I received more than your letter yesterday: I also got quite a few jealous looks. I alone received mail while my fellow soldiers have to wait another week to get notes from their little friends. I wonder just how many more dark looks I’d get if they knew my letters are longer than a few lines and better conversation than I’ve had in a long time! I was very lucky the day the letters came and yours was assigned to me at random. If it’s not too mean of me to say, I think a letter from a child might have amused me for a moment, but I’d have passed it on to another soldier rather than bothering to answer. Yours, on the other hand, I wouldn’t dream of sharing with anyone.
You didn’t sound pompous at all, no. On the contrary, I found your words about children dreaming… I was going to say inspiring, but now I’m the one who sounds pompous! It got me thinking about what it was that I dreamed of when I was your students’ age. I don’t really remember. We lived in a different city back then, one that was not quite so good at distributing resources, and more often than not I was too busy dreaming about food and wishing we had more of it to dream about anything else. Whenever my men complain that our meals are boring (the ‘chefs’ stick to the same weekly schedule just about all year long), I remind them that they could have it a lot worse if they were in another city, maybe somewhere where fighters defend their lives on a near empty stomach.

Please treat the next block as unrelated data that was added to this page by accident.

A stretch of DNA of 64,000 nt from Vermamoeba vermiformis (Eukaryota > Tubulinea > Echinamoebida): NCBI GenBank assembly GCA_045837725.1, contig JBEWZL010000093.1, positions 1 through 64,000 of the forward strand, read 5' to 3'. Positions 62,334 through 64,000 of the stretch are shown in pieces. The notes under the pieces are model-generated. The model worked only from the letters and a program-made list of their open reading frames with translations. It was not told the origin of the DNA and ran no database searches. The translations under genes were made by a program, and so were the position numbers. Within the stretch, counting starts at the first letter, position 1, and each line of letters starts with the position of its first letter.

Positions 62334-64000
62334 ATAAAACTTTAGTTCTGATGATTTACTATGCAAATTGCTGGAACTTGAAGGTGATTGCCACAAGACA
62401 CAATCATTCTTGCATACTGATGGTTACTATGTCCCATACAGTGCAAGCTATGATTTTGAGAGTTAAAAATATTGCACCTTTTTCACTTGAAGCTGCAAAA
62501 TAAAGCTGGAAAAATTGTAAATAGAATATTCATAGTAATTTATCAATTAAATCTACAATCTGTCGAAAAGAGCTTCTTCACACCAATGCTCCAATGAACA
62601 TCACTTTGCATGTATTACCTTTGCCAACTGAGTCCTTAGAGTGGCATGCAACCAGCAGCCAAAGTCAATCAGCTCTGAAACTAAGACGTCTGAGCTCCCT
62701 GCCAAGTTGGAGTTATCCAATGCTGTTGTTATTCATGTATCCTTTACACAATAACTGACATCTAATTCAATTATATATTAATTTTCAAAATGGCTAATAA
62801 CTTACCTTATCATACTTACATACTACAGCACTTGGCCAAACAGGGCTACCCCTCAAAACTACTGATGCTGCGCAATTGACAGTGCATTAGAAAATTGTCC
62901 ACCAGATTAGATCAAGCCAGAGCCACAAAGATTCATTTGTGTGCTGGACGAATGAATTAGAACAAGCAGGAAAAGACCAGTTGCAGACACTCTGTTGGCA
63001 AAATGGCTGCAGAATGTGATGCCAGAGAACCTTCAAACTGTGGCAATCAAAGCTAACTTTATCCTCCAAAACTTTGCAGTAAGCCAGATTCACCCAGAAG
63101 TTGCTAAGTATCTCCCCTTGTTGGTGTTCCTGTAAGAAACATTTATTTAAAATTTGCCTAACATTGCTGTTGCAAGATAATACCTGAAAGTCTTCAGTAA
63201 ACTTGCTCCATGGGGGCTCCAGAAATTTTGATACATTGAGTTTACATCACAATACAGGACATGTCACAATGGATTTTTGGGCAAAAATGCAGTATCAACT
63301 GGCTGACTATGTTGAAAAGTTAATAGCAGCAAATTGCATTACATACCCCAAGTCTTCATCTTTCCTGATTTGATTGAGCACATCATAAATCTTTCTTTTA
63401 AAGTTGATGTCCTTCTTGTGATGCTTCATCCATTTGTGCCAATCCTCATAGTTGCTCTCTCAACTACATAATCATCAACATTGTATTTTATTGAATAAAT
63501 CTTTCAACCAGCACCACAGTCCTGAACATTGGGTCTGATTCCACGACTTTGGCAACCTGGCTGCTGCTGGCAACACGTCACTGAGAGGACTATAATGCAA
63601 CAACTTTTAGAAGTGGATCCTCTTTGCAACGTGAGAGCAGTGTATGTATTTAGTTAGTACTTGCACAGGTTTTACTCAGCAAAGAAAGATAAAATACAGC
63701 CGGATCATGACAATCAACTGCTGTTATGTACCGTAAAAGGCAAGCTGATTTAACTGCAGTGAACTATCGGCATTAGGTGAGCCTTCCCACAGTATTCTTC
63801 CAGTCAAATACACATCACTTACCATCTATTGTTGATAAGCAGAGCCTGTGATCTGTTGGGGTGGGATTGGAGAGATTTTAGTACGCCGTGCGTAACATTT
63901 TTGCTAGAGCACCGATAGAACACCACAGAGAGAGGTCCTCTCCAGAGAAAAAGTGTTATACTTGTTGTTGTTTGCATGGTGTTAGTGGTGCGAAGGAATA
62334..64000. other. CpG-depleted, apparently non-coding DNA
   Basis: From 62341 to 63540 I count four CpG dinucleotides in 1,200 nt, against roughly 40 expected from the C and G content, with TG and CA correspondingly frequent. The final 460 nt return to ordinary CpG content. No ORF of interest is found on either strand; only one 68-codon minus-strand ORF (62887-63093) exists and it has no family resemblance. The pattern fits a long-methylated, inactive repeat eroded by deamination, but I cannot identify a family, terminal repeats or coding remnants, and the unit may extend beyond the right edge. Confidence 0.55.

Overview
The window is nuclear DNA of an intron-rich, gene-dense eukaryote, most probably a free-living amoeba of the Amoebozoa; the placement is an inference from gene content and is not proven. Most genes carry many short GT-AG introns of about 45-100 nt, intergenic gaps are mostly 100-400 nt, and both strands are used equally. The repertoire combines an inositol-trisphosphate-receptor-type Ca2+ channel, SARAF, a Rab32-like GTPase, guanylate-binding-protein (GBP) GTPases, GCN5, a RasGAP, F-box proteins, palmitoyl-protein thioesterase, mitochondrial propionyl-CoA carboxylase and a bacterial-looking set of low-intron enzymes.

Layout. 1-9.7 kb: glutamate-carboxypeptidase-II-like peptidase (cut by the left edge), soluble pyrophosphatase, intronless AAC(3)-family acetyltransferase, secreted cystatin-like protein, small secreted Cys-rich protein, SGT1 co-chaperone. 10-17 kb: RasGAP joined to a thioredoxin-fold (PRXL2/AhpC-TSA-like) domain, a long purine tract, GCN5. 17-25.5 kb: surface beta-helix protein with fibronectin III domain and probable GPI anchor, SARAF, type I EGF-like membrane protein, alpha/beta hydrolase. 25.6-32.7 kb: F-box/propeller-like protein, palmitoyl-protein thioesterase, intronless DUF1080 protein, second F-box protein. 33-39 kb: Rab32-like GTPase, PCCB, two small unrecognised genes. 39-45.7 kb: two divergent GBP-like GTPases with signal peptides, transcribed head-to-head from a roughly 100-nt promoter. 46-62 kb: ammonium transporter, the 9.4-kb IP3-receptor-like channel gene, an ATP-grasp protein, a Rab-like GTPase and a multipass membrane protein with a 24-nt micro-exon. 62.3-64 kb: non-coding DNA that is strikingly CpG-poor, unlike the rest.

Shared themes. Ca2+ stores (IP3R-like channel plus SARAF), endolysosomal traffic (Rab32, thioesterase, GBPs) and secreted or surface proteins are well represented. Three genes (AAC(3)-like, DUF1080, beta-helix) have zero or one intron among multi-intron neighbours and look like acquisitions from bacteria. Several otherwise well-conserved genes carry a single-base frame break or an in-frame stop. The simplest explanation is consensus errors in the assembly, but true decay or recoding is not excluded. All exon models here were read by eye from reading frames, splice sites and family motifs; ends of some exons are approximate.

Strangely enough, I think I dream today more than I did back as a child. I dream of the night when the demons finally retreat for good. There are rumors that, somewhere in the East, a group of fighters discovered a magic spell that seals the passageways through which the demons come into our world. It’s all very unclear right now, and for all I know it’s nothing more than a rumor, sparked by someone who was dreaming a little too loudly. Still, I can’t help but hope that confirmation will come. It’s a strange thing really, hope. It can make us fight a little harder and longer while we still cling to it, but if it disappears, then it seems to take all our strength with it. That’s why I allow myself the luxury of hoping the rumor is true, but I deny it to my men. Whenever I hear them talk of that rumor or when they ask if I’ve heard anything new, I tell them not to listen to whispers on the wind and to keep their minds on the fight.